Fixity of species and common descent

Studying the biogeographical links between different parts of the world can deepen our understanding of the evolutionary relationships between different populations within a species, between different species, and among higher taxonomic groups. Because different groups diversify at different rates, the evolutionary history of a single species revealed by biogeography might help clarify the relationship between entire families of some different group. These testable predictions about biogeography are powerful tools for scientists.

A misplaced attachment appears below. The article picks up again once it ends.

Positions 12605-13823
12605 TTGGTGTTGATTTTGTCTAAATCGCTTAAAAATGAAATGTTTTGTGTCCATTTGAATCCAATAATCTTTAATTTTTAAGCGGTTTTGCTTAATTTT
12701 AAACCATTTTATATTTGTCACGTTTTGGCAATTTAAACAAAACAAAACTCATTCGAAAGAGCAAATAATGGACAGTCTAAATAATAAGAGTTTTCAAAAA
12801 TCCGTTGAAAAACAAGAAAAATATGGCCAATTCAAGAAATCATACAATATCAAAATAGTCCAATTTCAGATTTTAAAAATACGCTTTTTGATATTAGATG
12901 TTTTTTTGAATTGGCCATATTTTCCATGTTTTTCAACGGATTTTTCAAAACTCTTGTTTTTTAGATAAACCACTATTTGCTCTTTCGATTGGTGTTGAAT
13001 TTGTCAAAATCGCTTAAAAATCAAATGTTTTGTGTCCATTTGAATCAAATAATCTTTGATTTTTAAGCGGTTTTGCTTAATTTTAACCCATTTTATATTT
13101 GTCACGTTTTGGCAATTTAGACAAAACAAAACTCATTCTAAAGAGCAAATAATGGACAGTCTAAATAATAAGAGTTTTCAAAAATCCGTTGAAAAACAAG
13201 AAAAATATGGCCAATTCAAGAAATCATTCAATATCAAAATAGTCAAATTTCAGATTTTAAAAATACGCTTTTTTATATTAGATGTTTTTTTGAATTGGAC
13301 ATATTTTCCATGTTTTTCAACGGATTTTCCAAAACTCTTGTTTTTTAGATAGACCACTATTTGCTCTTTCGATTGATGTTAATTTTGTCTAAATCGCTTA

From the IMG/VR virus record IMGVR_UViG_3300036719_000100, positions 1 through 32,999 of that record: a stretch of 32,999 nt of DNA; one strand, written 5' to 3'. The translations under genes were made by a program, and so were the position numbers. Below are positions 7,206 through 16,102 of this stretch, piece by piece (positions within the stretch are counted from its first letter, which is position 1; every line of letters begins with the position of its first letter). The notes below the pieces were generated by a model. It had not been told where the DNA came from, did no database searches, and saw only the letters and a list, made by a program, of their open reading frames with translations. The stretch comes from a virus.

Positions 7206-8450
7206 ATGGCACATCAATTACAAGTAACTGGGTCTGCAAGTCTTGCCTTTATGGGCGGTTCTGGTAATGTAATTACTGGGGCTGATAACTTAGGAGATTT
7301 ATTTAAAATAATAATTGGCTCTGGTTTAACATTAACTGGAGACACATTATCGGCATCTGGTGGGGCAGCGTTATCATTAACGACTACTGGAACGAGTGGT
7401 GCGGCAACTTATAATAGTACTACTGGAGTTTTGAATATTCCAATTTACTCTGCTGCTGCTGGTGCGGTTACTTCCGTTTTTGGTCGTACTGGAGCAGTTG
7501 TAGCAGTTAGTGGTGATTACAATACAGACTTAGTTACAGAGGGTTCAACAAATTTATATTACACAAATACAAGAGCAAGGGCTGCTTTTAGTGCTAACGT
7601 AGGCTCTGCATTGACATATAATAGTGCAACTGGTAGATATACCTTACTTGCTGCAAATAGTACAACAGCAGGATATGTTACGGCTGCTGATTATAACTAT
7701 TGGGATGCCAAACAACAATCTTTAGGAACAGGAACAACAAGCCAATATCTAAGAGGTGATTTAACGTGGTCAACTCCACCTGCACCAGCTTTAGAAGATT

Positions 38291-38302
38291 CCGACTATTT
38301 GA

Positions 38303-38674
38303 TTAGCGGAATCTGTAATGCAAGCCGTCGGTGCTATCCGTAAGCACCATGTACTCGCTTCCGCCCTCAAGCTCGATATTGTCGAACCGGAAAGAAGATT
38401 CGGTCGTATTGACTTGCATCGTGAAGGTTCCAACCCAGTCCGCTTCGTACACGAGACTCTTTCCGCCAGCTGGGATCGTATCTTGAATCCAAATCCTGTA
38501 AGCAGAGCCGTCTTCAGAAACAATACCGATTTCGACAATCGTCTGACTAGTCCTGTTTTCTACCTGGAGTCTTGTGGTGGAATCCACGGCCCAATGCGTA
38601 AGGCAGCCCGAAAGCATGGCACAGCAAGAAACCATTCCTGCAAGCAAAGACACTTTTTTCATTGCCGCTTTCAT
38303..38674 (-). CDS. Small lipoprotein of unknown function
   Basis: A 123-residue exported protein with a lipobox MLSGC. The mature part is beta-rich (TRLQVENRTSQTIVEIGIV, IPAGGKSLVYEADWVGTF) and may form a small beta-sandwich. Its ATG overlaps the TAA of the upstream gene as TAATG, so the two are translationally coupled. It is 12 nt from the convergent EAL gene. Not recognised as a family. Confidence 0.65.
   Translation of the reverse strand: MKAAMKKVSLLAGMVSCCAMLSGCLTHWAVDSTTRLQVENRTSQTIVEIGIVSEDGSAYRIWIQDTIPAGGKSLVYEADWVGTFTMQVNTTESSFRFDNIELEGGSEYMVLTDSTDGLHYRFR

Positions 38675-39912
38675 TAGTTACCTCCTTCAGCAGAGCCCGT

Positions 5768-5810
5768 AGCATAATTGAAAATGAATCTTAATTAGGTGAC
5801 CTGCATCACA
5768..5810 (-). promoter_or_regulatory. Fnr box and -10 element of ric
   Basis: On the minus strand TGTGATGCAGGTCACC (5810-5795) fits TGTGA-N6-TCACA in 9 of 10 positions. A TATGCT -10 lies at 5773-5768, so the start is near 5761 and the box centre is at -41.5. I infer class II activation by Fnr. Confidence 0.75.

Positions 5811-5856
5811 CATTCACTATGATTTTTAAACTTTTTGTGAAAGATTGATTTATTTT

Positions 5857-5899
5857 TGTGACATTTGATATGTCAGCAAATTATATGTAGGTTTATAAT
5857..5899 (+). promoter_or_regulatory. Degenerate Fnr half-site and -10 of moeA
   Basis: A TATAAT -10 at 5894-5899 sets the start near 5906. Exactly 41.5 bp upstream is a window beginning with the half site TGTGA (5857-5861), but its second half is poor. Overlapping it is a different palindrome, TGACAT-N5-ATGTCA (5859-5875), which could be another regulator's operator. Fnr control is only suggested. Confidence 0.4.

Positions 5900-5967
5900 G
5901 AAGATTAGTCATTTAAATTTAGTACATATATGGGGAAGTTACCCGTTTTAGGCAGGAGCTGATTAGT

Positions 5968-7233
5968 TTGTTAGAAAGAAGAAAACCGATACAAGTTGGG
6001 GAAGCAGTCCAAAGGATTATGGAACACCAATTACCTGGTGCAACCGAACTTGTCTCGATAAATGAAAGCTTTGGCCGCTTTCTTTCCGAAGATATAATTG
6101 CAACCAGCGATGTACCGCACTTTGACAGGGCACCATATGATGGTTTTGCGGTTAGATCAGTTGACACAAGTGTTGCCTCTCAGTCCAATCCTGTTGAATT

By the account in Explore Evolution, this predictive power is nonexistent, and biogeography only allows us to reject the notion of species fixity, nothing more. Instead of examining the many ways that biogeographic studies can inform our understanding of evolution, Explore Evolution simply dismisses the field as irrelevant. In particular, the authors claim that biogeographic evidence cannot distinguish between common ancestry and creationist "orchard" models. Such "orchards" have no scientific basis. Despite the book's claim to be "inquiry-based," Explore Evolution never clarifies how readers might themselves investigate such an orchard.

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